The Draft Environmental Impact Report for Rail Trail Segments 8 & 9 has been released. Segment 8 goes in front of the Boardwalk and Segment 9 goes from the San Lorenzo River Trestle to 17th Ave in Live Oak.
The largest impact identified is the removal of hundreds of mature trees. 381 mature trees would need to be removed to build a trail next to the rail line. These include all of the trees to the right of the tracks in the above picture.
One alternative considered is to remove the tracks and build a trail in their place. Another option considered is to cover up the tracks with fiberglass decking. These alternatives would require the removal of 124 trees - 67% less. However, the report notes that when/if these interim versions of a trail were removed for the re-establishment of rail service, the construction of a trail next to the tracks at that time would result in a net of 404 trees being removed. The two phases of construction would have more impact.
The removal of trees will also adversely affect monarch butterfly habitat. Particularly the removal of eucalyptus near Murray St and the Harbor.
The cost of building the trail next to the rail line for Segments 8 & 9 is estimated at $39.3 million. $34.3 million in grants from the State's Active Transportation Program was applied for. Information is expected by the end of this month about how much we will receive for these next segments of trail.
To view the complete Draft Environmental Impact Report (DEIR) for these segments visit this link.
There is a public meeting on the DEIR on Wednesday, Oct. 19, 2022, beginning at 5 PM via remote teleconference:
Click here to join the webinar. Webinar ID: 846 0652 5907
Call in option: +16699006833,,84606525907#
If you are not able to make the meeting, but would like to send in a comment, click on the button to send your comments to Nathan Nguyen at the City of Santa Cruz. Comments are due by Friday November 4th.
A project to replace aging sewer lines on East Cliff Drive and Portola Drive between 12th Ave and 26th Ave began last week and will continue through the end of the month.
Sewer lines along Portola Drive and East Cliff Drive between 12th Avenue and 26th Avenue have reached the end of their service life and this project will proactively replace them in order to prevent overflows and other failures that can harm the environment and lead to sinkholes. Additionally, this project will improve pavement quality and extend pavement longevity along this important transportation corridor.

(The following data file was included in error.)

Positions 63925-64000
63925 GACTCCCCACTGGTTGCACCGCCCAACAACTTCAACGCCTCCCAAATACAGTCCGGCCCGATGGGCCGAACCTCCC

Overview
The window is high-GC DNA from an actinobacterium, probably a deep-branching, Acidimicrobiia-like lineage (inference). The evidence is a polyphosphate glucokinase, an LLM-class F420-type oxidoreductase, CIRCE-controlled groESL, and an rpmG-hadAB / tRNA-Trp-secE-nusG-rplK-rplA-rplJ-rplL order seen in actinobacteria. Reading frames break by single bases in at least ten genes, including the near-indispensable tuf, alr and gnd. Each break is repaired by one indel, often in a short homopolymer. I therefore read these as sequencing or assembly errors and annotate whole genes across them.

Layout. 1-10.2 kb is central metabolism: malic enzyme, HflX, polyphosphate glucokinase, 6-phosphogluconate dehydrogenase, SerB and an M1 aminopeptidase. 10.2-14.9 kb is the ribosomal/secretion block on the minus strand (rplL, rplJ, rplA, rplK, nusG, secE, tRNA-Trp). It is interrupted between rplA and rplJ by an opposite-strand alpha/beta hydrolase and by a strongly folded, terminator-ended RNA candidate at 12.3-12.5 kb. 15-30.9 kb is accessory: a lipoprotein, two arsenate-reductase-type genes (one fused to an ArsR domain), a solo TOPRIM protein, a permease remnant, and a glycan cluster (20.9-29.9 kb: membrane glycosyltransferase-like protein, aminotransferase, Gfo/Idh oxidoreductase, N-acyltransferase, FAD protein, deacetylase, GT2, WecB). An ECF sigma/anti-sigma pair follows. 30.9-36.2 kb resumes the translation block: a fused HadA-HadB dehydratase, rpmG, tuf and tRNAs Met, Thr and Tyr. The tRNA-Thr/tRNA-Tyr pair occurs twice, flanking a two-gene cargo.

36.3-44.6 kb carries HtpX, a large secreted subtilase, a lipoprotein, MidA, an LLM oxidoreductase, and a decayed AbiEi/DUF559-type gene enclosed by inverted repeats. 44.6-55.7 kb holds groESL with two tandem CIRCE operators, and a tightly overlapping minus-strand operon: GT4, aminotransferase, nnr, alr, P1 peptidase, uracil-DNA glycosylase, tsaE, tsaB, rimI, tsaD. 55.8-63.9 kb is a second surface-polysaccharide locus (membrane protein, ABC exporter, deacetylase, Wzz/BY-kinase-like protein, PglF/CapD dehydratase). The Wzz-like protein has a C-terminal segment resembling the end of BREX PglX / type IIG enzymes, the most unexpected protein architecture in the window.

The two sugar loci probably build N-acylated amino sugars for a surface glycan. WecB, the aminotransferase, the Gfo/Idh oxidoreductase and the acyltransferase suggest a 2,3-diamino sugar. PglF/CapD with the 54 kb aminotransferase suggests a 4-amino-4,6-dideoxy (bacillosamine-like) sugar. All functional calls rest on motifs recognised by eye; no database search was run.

At times during the project, residents in the area should expect noise, dust, temporary traffic control and detours, and associated traffic delays between the hours of 8:30 am and 4:30 pm. Access to businesses in the area will be maintained throughout each phase of construction, but, in some instances, access to driveways along impacted roadways may be temporarily blocked during daytime construction hours and sewer service to properties in these areas may be temporarily interrupted. Residents and businesses will receive advance notice for these temporary impacts to access and sewer service in the form of door hangars.
This project is being performed cooperatively between the Santa Cruz County Sanitation District and Santa Cruz County’s Roads Division.
For up-to-date information, visit tinyurl.com/eastcliffdrivesewer for project details and schedules.
Prospect Heights and Highland Firewise Groups are hosting a town hall tomorrow night.
Tuesday, October 18th from 6:30 PM - 8 PM
Delaveaga Elementary School
1145 Morrissey Blvd, Santa Cruz, CA 95065
Please join me, along with Santa Cruz County and City representatives and staff, for a community forum on fire preparation, evacuation, and the future of emergency response in Santa Cruz County.
Tuesday, October 18th - Board of Supervisors Meeting. Starting at 9:00 AM. Agenda. Via Zoom, telephone, and in person at: 701 Ocean St, Santa Cruz, CA 95062
Tuesday, October 25th - Board of Supervisors Meeting. Starting at 9:00 AM. Via Zoom, telephone, and in person at: 701 Ocean St, Santa Cruz, CA 95062
Wednesday, November 2nd - Office Hours. From 1 - 3 PM at the Sheriff's Center, 5200 Soquel Ave, located on the ground floor. This an opportunity to discuss your questions and suggestions with me one-on-one.
Tuesday, November 8th, 2022 - Soquel Town Hall. From 6:00 - 7:30 PM
Hybrid Meeting: Congregational Church of Soquel, 4951 Soquel Dr, Soquel, CA 95073 and on Zoom: https://zoom.us/j/96708318897
Visit the First District Webpage for information on Town Halls and upcoming events.